Bus stops should be spaced to balance accessibility and efficiency of the bus service and to provide ‘paired’ bus stops for services running in opposite directions.

Optimal distance between bus stops

The optimal distance from one bus stop to the next depends on a wide variety of factors that have to be balanced but is usually 250–800m (see table below).

A more frequent stopping pattern is appropriate around major trip generators (usually in town or city centres) and important community facilities (for example, places of employment, places of education and hospitals). Locate bus stops as close as possible to these major trip generators and important community facilities. Good practice bus stop location and spacing is illustrated in the figure below.

Good practice principles for bus stop spacing and location. (Source: Auckland Transport Engineering Design Code Public Transport Bus Infrastructure) View larger image [PNG, 85 KB]

Auckland Transport Engineering Design Code Public Transport Bus Infrastructure (external link)

For buses to offer people an attractive and viable alternative to private cars, bus stop spacing design must consider and balance the street’s place and movement functions and passenger demand for the stop. Bus journey times are affected by the number of stops on a route – the more stops, the more choice, but the longer journey duration. Bus stop spacing is also a factor in accessibility – how far people are expected to walk between stops.

To achieve optimal spacing, carefully balance passengers’ need to get to and from bus stops easily with their need for an efficient service (that is, one that doesn’t stop too often). The table below provides guidance on bus stop spacing in different locations.

Table: Bus stop spacing guidance

Location of bus stop

Recommended spacing between stops


Urban area


Most people in the bus service catchment area have about a 5-minute walk to or from the nearest bus stop.

Very densely populated area


Higher density residential areas have higher demand for bus stops. Spacing may be less than 400m but should be no less than 250m.

Rapid transit route


Spacing is usually about 800m, because in areas with higher quality bus services people are more likely to be willing to walk a bit further for a better level of service.

Lower density area

800m or more

In lower density areas such as rural areas, spacing can be increased up to 800m or more due to low passenger volumes and long distances between properties.

You do not have to comply with the recommendations in the table above, but should determine bus stop spacing based on:

  • the location of major trip generators, community facilities and other key land uses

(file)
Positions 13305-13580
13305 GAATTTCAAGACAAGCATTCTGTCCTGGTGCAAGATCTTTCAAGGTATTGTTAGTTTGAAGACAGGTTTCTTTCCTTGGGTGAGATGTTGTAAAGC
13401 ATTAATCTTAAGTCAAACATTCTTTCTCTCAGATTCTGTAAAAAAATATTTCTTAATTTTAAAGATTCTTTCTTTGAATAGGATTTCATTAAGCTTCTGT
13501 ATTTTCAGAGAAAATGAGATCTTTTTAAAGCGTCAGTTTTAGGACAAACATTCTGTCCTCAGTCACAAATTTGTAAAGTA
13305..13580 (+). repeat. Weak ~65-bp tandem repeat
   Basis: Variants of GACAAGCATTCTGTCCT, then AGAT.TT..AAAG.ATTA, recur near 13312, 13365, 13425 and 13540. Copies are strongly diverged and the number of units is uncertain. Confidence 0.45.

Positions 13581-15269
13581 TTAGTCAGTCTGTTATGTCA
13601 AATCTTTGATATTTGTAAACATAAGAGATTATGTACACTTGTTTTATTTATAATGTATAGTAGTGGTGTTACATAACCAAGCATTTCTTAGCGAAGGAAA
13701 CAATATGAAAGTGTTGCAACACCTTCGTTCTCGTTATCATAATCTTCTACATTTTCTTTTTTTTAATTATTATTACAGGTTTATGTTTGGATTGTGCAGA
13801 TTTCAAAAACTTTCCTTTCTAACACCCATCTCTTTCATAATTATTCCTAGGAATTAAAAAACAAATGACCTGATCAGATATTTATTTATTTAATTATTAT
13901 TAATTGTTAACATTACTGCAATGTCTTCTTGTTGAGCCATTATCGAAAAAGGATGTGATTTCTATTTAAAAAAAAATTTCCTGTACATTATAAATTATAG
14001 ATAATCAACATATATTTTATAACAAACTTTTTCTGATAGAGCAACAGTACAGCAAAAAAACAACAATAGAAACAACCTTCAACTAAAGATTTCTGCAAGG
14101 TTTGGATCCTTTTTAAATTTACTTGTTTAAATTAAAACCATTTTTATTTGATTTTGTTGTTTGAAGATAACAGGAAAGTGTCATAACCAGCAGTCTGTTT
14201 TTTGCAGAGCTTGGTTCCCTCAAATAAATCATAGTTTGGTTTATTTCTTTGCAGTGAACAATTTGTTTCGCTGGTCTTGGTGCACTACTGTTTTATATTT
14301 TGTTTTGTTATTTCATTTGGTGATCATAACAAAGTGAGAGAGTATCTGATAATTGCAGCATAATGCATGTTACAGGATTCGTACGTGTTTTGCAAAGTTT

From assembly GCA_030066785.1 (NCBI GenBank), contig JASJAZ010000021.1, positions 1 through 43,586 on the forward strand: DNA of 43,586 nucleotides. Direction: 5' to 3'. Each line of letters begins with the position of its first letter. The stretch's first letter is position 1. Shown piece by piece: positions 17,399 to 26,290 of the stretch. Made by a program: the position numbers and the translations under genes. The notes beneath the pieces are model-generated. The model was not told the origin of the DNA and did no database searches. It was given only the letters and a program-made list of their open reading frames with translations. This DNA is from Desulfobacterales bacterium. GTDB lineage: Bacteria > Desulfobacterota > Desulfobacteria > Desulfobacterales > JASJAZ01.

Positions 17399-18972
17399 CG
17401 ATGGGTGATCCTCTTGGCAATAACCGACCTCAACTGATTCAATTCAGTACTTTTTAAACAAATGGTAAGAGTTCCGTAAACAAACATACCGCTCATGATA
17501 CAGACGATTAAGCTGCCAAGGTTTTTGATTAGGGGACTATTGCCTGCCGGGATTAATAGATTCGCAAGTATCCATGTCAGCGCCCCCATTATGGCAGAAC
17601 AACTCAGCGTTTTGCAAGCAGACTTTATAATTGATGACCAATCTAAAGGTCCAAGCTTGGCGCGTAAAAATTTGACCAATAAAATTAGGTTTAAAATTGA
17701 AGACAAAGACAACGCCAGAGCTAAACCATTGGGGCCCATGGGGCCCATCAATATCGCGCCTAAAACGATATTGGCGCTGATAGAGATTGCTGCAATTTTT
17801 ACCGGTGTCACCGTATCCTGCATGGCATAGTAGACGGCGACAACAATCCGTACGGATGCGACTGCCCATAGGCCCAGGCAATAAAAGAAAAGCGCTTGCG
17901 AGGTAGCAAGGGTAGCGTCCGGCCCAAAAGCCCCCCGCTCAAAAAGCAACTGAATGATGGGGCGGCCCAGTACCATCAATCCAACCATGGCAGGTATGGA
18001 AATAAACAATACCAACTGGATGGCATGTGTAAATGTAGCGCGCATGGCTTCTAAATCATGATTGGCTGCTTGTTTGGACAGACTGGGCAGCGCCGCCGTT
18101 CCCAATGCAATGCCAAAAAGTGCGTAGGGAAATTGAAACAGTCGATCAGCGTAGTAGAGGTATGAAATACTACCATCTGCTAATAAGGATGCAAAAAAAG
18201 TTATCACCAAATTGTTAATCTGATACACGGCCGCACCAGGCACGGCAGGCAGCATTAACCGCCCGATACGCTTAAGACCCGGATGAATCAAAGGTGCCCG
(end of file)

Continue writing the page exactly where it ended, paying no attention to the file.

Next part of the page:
• people’s identified needs
  • locations being safe for buses to stop and for people to get on and off.

For example:

  • bus stops may need to be spaced less than 400m apart to be conveniently located near key land uses, where pedestrian connectivity is poor (such as where there is high severance issues), or where land topology dictates (such as on hills or in steep areas)
  • where the trip generator on a bus route has multiple access points for pedestrians, the walking network will be predictive in determining bus stop spacing.

For more information on bus stop spacing, see:

Bus stop pairing

Bus stops should be provided in pairs, that is, with inbound and outbound stops are near each other. Where possible, pairs should be staggered in a ‘tail to tail’ arrangement on opposite sides of the road, as shown in the figure below (and, ideally some crossing facility provided between the stops).

Pairing in a tail-to-tail arrangement compared with a pair of bus stops directly opposite each other has safety and operational benefits. It minimises the potential conflict between overtaking vehicles at the bus stops.

The separation distance between paired stops for a stopped bus to be safely overtaken depends on:

  • road width (for example, the wider the road, the shorter the separation distance can be)
  • speed limit (for example, the faster the limit, the longer the separation distance should be)
  • the opportunity and need to provide a safe crossing point.
Diagram of a road showing a bus stop near opposite end of each other

Tail-to-tail bus stop arrangement View larger image [JPG, 17 KB]

The figure above is illustrative only and does not show a crossing, but as discussed in the walking access and bus stops near intersections sections of the PTDG, one should be provided, ideally between the stops, to support passengers to cross behind the buses.

The length of the no stopping lines on the approach to bus stops (shown in the figure above) depends on the visibility requirements at the kerb crossings. For example, curvature of a road may impact sightlines.

More guidance on planning crossings for bus stops is provided the following chapters:

For advice about the type of pedestrian crossing appropriate in different contexts, see:

Pedestrian Network Guidance